Convicted killer and child sex offender Basil Mist appeals extended supervision order

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Basil Mist was released on parole from Whanganui prison in December last year – a place he called home for nearly two decades. Photo / NZME

A man who spent two decades behind bars for killing his partner and sexually abusing children remains under strict supervision but now wants more freedom.

Basil Steven Marshall Mist was released from jail on parole last year and an extended supervision order (ESO) was imposed.

Today, he turned to the Court of Appeal, seeking the order be quashed or re-evaluated.

Mist was jailed for 20 years for a string of sexual offences against young girls between 1998 and 2002, and for killing his 17-year-old partner, Barbara Miller, in 2002.


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He was acquitted of murder but found guilty of manslaughter in relation to the Palmerston North death.

Mist was released from jail four months before his sentence was due to expire. He had not completed the treatment programmes offered to him inside and so as a protective measure, the Department of Corrections successfully asked the High Court to impose a 10-year ESO.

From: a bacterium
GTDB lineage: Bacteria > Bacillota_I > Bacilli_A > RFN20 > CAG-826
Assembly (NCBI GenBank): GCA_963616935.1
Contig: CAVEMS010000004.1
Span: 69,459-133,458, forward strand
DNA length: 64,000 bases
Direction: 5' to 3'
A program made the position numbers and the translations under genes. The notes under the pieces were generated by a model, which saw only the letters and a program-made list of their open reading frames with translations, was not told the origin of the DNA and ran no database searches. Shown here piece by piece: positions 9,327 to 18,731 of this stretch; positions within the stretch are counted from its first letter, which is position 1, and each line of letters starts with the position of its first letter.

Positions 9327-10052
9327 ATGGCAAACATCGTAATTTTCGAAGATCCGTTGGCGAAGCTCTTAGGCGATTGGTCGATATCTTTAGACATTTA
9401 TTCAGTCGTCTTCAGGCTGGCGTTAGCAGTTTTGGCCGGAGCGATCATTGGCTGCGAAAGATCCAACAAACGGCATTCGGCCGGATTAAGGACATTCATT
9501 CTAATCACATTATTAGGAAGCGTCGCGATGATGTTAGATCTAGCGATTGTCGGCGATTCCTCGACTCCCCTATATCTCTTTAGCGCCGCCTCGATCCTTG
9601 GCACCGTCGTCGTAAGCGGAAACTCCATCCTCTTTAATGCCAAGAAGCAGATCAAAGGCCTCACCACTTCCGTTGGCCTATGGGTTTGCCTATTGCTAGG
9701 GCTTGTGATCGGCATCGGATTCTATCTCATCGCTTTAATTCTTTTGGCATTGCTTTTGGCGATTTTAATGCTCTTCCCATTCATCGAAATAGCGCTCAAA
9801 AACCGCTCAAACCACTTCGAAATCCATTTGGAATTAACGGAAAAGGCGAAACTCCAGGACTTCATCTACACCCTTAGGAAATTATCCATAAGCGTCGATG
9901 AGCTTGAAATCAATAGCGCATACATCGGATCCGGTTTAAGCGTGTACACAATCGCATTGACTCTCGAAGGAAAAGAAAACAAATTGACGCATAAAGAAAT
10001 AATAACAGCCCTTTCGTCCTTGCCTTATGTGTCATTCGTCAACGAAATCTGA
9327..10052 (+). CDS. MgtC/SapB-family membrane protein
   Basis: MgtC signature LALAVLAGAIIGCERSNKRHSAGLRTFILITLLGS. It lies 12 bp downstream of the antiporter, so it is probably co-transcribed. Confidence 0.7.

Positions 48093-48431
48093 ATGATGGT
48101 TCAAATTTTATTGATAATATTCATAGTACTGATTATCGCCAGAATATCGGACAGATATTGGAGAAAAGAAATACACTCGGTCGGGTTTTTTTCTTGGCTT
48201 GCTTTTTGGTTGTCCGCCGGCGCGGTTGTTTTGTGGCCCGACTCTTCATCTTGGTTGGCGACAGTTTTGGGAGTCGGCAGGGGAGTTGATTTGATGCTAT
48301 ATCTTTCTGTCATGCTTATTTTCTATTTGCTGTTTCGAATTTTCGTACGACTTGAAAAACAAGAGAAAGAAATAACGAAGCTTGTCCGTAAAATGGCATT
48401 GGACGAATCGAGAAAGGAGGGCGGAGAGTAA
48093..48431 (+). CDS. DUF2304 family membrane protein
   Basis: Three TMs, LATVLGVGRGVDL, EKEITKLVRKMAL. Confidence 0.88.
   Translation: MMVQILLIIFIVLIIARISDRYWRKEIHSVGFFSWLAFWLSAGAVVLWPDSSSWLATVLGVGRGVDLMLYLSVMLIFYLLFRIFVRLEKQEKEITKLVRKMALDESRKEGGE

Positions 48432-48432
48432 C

An ESO is used when a high-risk sex offender or a very high-risk violent offender is released into the community.

The Department of Corrections told the Court of Appeal that Mist remained a high risk of reoffending and that the decision to impose the order should be upheld.


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But lawyer Andrew Bailey, on behalf of Mist, argued there wasn’t enough material for the order to be made and the relevant criteria that had to be met under the Parole Act about risk weren’t clearly made out in the High Court’s decision.

Mist, who was in his late teens when he was sent to prison, has matured since his offending, Bailey said.

Lawyer Stuart Baker, on behalf of the chief executive for the Department of Corrections, said Mist himself admitted an ESO would be appropriate.

Mist, according to Baker, acknowledged he needed assistance because he had not done the prison programmes.

Baker said a psychological report was sufficient in proving the relevant criteria under the Parole Act.

The Court of Appeal reserved its decision.

Hazel Osborne is an Open Justice reporter for NZME and is based in Te Whanganui-a-Tara, Wellington. She joined the Open Justice team at the beginning of 2022, previously working in Whakatāne as a court and crime reporter in the Eastern Bay of Plenty.

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